I hope all of you have had a chance to see the beautifully transformed retired racehorses in my last column. If you haven’t, please click on the link below to check it out.
The Thoroughbreds in the Makeover competition are built differently than the lean racehorses we are accustomed to seeing on the racing track, but they have a beauty of their own.
When I arrived at the Kentucky Horse Park in Lexington, Kentucky, the venue for the Thoroughbred Makeover (hereafter referred to as the “Makeover”), I was impressed to find so many of the horses in excellent condition. To find out more, I visited the Arrival Exam area where all the horses undergo a veterinary inspection to qualify for competition.
I expected the exam to be similar to that of the horse inspections that are conducted at international competitions, but I found the Makeover Arrival Exam to be quite different.
The purpose of the Arrival Exams
Kirsten Green, the executive director of the Retired Racehorse Project (RRP) told me, “We want to put the focus on the horse’s welfare, condition and proper management in order to change the preconceptions people have of retired racehorses.”
Dr. Shannon Reed, a veterinarian advisor to Makeover and herself a committed and active advocate of the aftercare of retired racehorses, including participating in a Makeover event as a competitor in 2017 and 2018, added, “There are many misconceptions about Thoroughbred horses among the public and riders, such as thinking that they are hard to put on weight or that they cannot go barefoot. I implemented the Arrival Exam in order to clear up these misconceptions.”
The Makeover is a competition for retired racehorses to showcase their versatility and athleticism so it seems only natural that a health inspection should be in place. However, the exam requires a lot of work to coordinate, from informing the participants about the requirements of the exam in advance, conducting fair exam procedures, and acquiring the manpower to conduct such exams. All this is easier said than done. Because I know how much work goes into it, I applaud the organizers for putting it all into practice, and also the participants who prepare their horses and show up in excellent condition for the event.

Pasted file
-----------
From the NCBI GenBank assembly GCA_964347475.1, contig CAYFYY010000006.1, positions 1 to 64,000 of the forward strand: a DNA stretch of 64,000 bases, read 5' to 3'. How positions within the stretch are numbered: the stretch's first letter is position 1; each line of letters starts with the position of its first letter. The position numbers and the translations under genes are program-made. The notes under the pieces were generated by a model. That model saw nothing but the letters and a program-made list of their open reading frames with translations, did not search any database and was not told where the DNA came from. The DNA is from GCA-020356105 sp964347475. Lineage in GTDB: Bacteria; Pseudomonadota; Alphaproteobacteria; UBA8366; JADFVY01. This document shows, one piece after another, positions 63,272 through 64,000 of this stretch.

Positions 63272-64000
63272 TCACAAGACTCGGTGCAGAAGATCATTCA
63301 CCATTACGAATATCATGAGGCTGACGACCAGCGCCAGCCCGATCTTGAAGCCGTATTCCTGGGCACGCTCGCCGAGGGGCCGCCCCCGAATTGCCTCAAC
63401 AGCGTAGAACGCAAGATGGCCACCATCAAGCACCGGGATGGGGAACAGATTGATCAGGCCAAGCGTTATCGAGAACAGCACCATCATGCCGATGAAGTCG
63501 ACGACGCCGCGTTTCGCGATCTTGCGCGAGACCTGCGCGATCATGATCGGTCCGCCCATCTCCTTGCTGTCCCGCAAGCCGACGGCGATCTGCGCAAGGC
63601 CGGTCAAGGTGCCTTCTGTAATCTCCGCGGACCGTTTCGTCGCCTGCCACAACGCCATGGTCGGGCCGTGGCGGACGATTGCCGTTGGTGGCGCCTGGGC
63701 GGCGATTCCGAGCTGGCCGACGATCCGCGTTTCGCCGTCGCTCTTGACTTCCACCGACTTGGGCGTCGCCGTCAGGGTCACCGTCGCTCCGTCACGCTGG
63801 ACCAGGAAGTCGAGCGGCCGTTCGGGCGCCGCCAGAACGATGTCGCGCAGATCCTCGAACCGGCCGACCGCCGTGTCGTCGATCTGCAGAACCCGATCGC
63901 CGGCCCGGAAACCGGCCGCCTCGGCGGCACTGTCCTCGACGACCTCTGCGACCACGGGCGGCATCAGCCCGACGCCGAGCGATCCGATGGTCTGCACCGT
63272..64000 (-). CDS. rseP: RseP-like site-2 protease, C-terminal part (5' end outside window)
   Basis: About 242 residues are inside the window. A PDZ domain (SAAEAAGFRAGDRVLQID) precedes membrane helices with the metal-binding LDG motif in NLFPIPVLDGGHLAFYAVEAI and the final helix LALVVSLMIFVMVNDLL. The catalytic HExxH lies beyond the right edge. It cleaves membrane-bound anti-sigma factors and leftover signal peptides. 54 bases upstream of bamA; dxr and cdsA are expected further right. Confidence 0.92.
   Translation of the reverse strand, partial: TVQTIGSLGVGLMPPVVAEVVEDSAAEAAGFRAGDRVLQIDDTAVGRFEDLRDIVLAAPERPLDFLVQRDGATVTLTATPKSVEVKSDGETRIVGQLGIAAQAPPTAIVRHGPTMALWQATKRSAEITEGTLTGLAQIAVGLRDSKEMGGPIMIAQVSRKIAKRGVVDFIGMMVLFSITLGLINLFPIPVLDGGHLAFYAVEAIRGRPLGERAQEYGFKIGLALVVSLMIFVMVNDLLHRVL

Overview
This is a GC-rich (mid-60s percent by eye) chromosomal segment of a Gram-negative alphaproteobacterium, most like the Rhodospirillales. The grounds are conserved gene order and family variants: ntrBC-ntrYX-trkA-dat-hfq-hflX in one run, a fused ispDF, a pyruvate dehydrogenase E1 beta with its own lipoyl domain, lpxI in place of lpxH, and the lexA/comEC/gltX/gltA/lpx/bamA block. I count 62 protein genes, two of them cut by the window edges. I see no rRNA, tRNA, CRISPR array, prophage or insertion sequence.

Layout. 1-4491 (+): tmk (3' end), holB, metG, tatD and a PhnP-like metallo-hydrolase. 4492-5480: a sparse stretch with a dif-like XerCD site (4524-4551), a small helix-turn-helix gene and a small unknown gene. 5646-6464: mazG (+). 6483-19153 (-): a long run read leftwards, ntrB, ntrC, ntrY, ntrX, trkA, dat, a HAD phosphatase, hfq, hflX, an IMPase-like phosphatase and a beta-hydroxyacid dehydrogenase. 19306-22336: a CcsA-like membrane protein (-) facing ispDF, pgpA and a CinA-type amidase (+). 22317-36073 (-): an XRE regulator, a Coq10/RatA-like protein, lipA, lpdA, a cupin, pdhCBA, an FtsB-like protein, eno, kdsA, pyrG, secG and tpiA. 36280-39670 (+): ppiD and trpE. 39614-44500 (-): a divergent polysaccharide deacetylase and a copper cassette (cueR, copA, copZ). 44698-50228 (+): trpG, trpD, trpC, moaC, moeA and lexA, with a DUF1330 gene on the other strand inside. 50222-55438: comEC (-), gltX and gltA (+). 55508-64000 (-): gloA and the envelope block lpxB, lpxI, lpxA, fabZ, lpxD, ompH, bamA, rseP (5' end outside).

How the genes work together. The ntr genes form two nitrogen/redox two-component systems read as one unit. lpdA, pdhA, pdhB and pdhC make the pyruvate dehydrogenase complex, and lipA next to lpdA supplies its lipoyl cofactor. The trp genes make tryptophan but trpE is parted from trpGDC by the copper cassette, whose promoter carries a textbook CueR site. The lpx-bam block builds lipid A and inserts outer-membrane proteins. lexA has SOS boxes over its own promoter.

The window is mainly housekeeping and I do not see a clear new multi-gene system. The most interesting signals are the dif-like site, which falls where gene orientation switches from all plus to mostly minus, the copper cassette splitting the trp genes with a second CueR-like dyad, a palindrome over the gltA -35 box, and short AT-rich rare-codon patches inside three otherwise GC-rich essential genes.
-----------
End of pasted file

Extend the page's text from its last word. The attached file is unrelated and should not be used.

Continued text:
An exam that is designed for the horse and rider
When I arrived at the exam site, Dr. Reed and the rider were laughing and talking next to a horse. The exam was being done in a very relaxed and friendly atmosphere.
The exam consisted of taking body temperature, heart rate and respiratory rate measurements, checking for any blemishes or swelling, and body condition score (*1) which has to be 4 points or higher to participate. There was also a scanning of the microchip, and the review of vaccination records and other documents. The horses that passed the above would advance to the soundness examination.
Horses that fail to meet any of the above criteria are sent to go to a second veterinarian’s examination. If both veterinarians decide that the horse does not meet the required criteria, the horse and rider will be given the option to return for a second examination by a third veterinarian after 24 hours. It can be said that the exam is designed to be a very fair system for both the horse and the rider.
Reed explains, “We don’t simply say that a horse does not qualify. We communicate and talk to the rider a lot. If we find swelling, we ask what happened and ask a lot of other questions.”
I was impressed at the fairness of the exam, which is designed with both the horse and rider in mind.
In order to go through such a careful and thorough exam for all 300 participating horses, it requires a lot of manpower. However, this problem is addressed in a very meaningful and efficient way.
*1 Body Condition Score